Researchers have found the earliest evidence demonstrating that Maya civilization raised and traded dogs and other animals for use in religious ceremonies some 2,500 years ago.
The team, led by archaeologist Ashley Sharpe from Smithsonian Tropical Research Institute, studied ancient bones and teeth unearthed from Ceibal, one of the oldest Maya ceremonial sites in Guatemala. The remains belonged to dogs, turkeys, and cats from the middle Pre-classic period, which is sometime around 700-350 BC.
They tested carbon isotope levels in the bones to see whether the animals in question were domesticated. Higher carbon isotopes meant the animal had a domesticated corn-rich diet, while lower isotopes meant it fed on wild-plants throughout its lifetime.
The study revealed all of the dogs and one of the big cats fed on corn or corn-eating animals, while the other cats, including the second big one, fed on wild-plants and were probably not domesticated.
But that’s not just it. The group even witnessed 44 of the 46 sets of animal remains belonged to Ceibal and the surrounding southern lowlands region but two other animal remains, excavated from hidden deep pits at the heart of the ancient ceremonial site, came from a farther and much drier, mountainous region. The same pit also had the remains of the corn-feeding large cat, possibly a jaguar.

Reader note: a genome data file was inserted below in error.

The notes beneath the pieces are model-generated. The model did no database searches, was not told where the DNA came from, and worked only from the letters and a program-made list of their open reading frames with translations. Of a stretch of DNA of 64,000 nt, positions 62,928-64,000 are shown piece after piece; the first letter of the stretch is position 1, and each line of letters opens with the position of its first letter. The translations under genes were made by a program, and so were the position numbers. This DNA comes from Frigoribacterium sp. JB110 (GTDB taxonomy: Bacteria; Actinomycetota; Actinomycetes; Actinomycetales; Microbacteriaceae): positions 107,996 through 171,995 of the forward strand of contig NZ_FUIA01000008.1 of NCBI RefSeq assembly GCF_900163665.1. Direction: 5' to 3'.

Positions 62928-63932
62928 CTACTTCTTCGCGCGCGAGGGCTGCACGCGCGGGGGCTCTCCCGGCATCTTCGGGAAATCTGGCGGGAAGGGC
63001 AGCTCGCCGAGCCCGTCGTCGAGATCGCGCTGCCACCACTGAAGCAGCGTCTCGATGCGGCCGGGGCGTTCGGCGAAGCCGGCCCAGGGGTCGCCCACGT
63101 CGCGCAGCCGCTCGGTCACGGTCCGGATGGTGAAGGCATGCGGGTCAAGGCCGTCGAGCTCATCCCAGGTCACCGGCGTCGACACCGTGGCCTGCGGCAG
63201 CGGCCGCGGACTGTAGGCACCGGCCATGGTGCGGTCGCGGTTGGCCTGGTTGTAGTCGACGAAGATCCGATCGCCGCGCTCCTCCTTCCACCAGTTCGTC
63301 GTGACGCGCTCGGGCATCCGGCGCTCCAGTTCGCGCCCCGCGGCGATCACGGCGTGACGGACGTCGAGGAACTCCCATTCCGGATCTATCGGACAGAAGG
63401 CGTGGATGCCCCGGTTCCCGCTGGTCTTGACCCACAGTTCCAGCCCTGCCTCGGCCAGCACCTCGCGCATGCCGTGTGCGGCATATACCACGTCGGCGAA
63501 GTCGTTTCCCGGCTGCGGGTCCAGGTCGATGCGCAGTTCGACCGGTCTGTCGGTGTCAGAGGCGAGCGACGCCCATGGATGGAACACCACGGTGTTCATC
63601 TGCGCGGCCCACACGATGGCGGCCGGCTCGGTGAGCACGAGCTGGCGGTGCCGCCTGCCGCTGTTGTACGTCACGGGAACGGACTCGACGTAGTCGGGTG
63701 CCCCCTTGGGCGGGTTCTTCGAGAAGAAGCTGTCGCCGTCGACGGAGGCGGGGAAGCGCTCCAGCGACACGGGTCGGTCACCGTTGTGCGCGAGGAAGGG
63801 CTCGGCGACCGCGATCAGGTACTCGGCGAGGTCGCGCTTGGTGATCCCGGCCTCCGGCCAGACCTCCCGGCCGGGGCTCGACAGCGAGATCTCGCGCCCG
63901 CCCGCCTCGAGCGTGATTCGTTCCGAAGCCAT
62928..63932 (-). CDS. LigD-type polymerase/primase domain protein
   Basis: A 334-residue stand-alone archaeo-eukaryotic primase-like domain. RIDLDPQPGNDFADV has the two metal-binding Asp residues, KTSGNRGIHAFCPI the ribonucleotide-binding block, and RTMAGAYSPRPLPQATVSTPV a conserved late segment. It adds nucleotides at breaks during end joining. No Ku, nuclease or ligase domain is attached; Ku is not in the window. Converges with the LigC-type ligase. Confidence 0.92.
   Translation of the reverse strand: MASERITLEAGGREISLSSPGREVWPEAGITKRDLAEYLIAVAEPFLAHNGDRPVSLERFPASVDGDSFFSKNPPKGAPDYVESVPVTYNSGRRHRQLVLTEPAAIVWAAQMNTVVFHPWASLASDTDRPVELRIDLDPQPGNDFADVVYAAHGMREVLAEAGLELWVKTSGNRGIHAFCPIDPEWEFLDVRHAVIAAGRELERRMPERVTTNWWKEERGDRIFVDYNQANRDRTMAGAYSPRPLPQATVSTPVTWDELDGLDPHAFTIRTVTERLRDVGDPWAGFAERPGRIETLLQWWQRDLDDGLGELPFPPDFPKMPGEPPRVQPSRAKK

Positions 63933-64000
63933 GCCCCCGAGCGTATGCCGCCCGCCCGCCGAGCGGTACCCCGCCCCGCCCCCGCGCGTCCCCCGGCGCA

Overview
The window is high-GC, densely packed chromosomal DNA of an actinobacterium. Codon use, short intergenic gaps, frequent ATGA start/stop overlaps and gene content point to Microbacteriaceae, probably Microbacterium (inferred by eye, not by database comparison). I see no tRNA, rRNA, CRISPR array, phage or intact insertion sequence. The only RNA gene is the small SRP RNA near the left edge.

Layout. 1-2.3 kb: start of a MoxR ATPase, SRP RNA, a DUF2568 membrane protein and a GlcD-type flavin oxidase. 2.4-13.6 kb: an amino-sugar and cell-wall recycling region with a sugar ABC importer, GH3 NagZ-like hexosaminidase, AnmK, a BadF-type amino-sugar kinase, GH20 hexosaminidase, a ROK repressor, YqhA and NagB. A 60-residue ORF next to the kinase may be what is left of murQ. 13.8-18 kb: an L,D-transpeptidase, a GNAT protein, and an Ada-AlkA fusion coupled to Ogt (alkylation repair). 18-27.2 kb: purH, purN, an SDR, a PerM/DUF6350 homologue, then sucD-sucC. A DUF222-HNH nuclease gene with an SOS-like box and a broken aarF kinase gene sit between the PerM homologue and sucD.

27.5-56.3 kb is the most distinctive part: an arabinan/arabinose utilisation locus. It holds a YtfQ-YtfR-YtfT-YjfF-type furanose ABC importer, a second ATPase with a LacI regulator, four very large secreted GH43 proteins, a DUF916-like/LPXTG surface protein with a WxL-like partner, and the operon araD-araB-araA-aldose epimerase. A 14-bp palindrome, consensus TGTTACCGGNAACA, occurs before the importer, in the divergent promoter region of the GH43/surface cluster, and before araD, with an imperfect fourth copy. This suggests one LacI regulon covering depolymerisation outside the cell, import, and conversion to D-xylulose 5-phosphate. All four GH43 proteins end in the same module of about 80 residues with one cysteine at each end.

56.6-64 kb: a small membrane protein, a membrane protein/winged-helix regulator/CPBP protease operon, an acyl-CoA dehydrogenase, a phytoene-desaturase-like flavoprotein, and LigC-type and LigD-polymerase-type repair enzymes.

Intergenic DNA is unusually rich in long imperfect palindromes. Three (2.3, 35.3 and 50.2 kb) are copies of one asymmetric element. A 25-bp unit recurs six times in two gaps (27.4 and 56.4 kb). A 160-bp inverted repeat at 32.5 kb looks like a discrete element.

This suggests some of the animals might have been raised for ceremonial purposes in the Mesoamerican civilization, unlike Asia, Africa and Europe where animal management played a major role in the development of cities over last 9,000 years.
“This is the first evidence from the Americas of dogs being moved around the landscape,” Sharpe said in a statement. “Around 1000 A.D. there’s evidence that dogs were moved out to islands in the Caribbean, but the Ceibal remains are dated at about 400 B.C.”
That said, the work posits Maya civilization started animal trading and management some 2,500 years ago and intensified it further throughout the Classic period during which the animals might have been used for ceremonies involving sacrifices — animal as well as human.
Though the effort wasn’t directly related to development like in other cultures, it might have bolstered the political and economic scene during that time, leading to the development of the Maya civilization.
“It’s interesting to consider whether humans may have had a greater impact managing and manipulating animal species in ancient Mesoamerica than has been believed,” Sharpe added. “Studies like this one are beginning to show that animals played a key role in ceremonies and demonstrations of power, which perhaps drove animal-rearing and trade.”
The work, funded by multiple organizations including the National Science Foundation, is published in the Proceedings of the National Academy of Sciences.